Published: August 7th 2007April 26th 2007
This blog by Lucas and Jacqui:
Before we get into the details of what was easily the best experience of our world tour so far, we want to do a quick guide to trekking the Annapurna Circuit in Nepal. It was exactly what we were looking for in other people's blogs on this site when planning our trip, but could not quite find. A little insight can make the trip that much easier (and it is very easy to begin with) and more enjoyable, and we hope it inspires all readers to get here as soon as possible. We'll start with our top tips and suggestions, and then you can scroll down if you want to see our trekking 'stats' in terms of route, time, villages, mountains, elevation, etc.
Top tip #1:
Go now! They are building roads up both valleys of the Circuit, literally chipping the cliff by hand, and the encroachment of cars and trucks will ruin the unspoiled natural beauty of trekking in one of the most beautiful parts of the Himalayas. Sad to say, but the Annapurna Circuit will not be the same for future generations, let alone in 3-5 years time.
only have time to do one part of the circuit (8-10 day trek), consider the Marsyandi River Valley Trek (Bhulebhule to Manang/Letdar) and not the Jomson Trek (Birethanti to Muktinath). The Marsyandi River valley is more beautiful, the villages more isolated, the water more aqua, the trail less traveled, and the mountain views equally if not more magnificent. The only downside is you have to take a long (8-9 hrs) bus ride from Pokhara or Kathmandu to get to the start, but it is well worth it. You can fly to/from Manang just like you can Jomsom.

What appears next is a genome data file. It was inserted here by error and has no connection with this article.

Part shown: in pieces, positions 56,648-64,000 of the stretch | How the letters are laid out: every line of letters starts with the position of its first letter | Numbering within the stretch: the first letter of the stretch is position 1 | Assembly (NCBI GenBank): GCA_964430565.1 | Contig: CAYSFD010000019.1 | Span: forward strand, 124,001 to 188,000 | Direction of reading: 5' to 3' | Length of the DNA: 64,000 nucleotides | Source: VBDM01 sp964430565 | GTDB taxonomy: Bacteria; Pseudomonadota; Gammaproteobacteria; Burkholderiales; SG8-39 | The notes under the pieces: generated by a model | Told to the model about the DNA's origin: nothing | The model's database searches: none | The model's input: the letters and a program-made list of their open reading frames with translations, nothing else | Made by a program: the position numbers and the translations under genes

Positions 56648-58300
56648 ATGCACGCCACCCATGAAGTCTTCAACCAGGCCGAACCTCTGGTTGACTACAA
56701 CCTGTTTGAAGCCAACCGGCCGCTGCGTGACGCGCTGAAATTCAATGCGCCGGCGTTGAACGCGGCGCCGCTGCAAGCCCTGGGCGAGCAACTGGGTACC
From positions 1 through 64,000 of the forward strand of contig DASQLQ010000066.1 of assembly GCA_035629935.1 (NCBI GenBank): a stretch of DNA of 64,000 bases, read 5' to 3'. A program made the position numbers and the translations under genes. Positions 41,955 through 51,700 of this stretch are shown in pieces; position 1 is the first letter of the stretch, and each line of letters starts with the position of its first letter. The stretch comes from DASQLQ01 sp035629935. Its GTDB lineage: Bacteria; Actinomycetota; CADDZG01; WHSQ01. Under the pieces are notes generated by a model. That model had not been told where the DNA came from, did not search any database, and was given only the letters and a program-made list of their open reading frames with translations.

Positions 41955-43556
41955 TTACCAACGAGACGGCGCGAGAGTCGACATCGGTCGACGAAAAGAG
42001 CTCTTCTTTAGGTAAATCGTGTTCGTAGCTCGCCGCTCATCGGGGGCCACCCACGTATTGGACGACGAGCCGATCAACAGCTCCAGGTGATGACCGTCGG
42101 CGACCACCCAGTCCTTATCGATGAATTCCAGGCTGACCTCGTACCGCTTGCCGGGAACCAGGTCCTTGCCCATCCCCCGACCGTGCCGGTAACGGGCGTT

If you have more time, consider adding the Annapurna Base Camp trek via Ghandruk to the end of your circuit trek - we wish we had the time and can’t wait to go back and do it.
Top tip #2
Don't book your trip outside of Nepal - it is so easy to simply get off the plane and plan everything in Kathmandu in 2 days time, for far less than what you'd pay through a western agency that uses a local Nepal company anyway. Buy the Trailblazer guide titled "Trekking in the Annapurna Region". It is an excellent (and the
only Annapurna dedicated) guidebook with pre-trip info, very detailed maps and mostly spot-on suggestions on teahouses and food. Don’t buy the Lonely Planet trekking guide. We would advise against a tour group with tents and cooks, because there are plenty of small teahouses in the villages along the circuit with decent rooms ($1-$2 per night) and home-cooked meals ($1-$2) every night, and you get much more local culture this way too. We hired a guide and porter, but it would be just as easy (and safe) to do the whole circuit on your own.
Top tip #3:
Consider trekking in April/early May, which is far less busy that October/November. We did our trek from April 26 to May 14, and the trails were relatively quiet and we never had a problem finding a bed in a teahouse. The only supposed drawback is the weather, but we always had crystal clear views from first light until 10 or 11AM, which is when you do most of your hiking anyway. The rest of the day is still sunny, but you may have some clouds over the highest peaks. For the record, we had no clouds at all the first 9 days